Would you defend a Columbine video game?
In late November, a jury at the Slamdance Film Festival nominated a video game about the 1999 Colorado school shooting as a finalist in its Guerrilla Gamemaker Competition. Slamdance, which will start next Thursday in Park City, Utah, specializes in edgy content.
But last week, festival organizers dropped "Super Columbine Massacre RPG," citing moral and sponsorship concerns. This past weekend, other game makers began dropping out of the competition in a show of support for the Columbine game, and what was a festival of 14 guerrilla games is set to be contested with just eight at press time.
"There are moral obligations to consider with this particular game and the interests and welfare of the Slamdance organization and its community," reads a statement posted on the Slamdance Web site Tuesday morning. "Ultimately, after much internal conflict and debate, we decided to pull this game and hope a choice like it will never have to be made again." The festival had never pulled jury-selected content from the competition before.
The man who made that decision is Peter Baxter, the co-founder of the Slamdance Festival. On Tuesday (January 9) he explained his call to MTV News: "Is this unfair to the game maker? Yes. Is it unfair to the game jury? Yes it is. It's a hard decision. In my mind we really struggled with this."
"SCMRPG" was created in 2005 and last year drew national attention for its Super Nintendo-style rendering of the deadly school shooting. Solo developer Danny Ledonne drew ire from people horrified by the notion of a video game based on a national tragedy. Ledonne countered that his free game — which is not the kind of bloody first-person shooter many expected — is designed to make people think. He said this in an Artist's Statement on his Web site and in interviews with MTV News and Brian Crecente, the Rocky Mountain News games reporter who subsequently broke the Slamdance story (see [article id="1533299"]"Columbine Victim, Game Maker Speak Out About Controversial Role-Playing 'Massacre' "[/article]).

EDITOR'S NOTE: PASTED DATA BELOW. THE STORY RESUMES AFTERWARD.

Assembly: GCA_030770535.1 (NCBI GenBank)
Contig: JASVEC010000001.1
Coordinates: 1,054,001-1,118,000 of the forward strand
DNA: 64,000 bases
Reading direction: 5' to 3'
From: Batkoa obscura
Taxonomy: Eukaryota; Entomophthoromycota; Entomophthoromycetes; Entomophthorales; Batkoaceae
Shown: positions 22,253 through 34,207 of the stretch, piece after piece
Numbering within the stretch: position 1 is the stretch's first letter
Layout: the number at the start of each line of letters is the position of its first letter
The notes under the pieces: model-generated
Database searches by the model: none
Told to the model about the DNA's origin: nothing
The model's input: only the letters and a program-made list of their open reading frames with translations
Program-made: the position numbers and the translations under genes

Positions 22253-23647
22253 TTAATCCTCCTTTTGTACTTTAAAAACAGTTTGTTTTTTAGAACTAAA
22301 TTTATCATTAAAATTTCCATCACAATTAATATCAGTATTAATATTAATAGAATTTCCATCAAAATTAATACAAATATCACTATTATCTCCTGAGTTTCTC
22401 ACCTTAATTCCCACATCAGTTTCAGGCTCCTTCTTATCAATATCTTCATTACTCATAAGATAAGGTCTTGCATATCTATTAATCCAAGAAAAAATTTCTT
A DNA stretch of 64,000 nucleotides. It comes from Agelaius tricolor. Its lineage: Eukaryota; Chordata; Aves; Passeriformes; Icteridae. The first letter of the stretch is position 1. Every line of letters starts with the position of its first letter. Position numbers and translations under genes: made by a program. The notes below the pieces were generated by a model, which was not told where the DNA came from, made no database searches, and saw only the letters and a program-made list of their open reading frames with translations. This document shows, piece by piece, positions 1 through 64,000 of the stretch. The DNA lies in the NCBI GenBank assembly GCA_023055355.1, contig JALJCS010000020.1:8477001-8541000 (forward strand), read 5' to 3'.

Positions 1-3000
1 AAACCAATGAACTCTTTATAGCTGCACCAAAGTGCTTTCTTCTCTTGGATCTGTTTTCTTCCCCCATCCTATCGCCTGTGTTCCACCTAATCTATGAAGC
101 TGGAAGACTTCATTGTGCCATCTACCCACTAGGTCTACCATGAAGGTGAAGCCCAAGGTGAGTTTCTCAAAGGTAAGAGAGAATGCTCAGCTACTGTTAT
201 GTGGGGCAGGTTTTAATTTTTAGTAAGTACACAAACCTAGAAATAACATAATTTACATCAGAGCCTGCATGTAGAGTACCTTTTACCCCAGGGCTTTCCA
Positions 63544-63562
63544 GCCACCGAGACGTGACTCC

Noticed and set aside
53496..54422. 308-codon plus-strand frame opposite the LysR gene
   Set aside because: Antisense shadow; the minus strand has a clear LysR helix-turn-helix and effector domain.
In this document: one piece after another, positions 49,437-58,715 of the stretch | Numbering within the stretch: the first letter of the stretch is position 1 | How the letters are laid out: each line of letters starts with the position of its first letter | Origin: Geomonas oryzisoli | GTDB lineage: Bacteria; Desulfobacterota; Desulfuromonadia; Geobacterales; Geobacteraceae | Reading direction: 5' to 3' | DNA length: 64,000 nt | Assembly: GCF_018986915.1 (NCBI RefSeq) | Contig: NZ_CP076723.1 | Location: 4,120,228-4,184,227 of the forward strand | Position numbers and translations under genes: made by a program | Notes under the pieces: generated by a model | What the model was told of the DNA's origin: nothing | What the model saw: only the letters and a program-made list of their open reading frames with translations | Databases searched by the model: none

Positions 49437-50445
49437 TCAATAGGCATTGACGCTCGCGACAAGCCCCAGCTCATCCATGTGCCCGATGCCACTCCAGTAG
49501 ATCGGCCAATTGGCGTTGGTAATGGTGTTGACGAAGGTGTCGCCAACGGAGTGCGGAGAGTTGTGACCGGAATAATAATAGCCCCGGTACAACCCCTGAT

"Using a basic role-playing game (RPG) interface, this game explores the thoughts and actions of two teens bent on blowing it all up," read a statement on the Slamdance site, back when "SCMRPG" was still a nominee. Baxter said that the game's handling of Columbine wasn't the issue. "I'm comfortable with how the game maker is working with this subject matter. But the answer is it does take this to the next level." Because gaming is interactive? "Yes."
Baxter rejected the implication of a double-standard — that he wouldn't have made the same call regarding a movie that involved a school shooting, like "Elephant." "We've had a lot more challenging fare shown at Slamdance than 'Elephant,' " he said. "I don't think you can compare 'Elephant' and this game. They're different." How so? He didn't elaborate, but he did raise other concerns about "SCMRPG." "This game is not crude in its topic but crude in its game-making design," he said. "A lot of game makers are coming out in support from its social content. What's become more important is the consideration of the families that have suffered from this and their reaction to it. There lies the moral obligation to really consider it."
Until last week, the "SCMRPG" game shared the finalists' page with the likes of "Plasma Pong," a time-manipulating adventure game called "Braid" and the meditative and soon-to-be-released-on-PS3 downloadable game "flOw." None of the rest of the games pushed quite the same bounds as a game that allows players to control two teenagers who murdered their schoolmates. But that hasn't prevented a closing of the ranks.
"The game lacks compassion, and I find the artist's statement disingenuous. But despite this, the game does have redeeming value," wrote Jonathan Blow, the indie designer of another Slamdance-nominated game, "Braid," in an online statement Monday. "It does provoke important thoughts, and it does push the boundaries of what games are about. It is composed with more of an eye toward art than most games. Clearly, it belongs at the festival. So, in protest of game's expulsion, I have dropped 'Braid' out of the competition as well."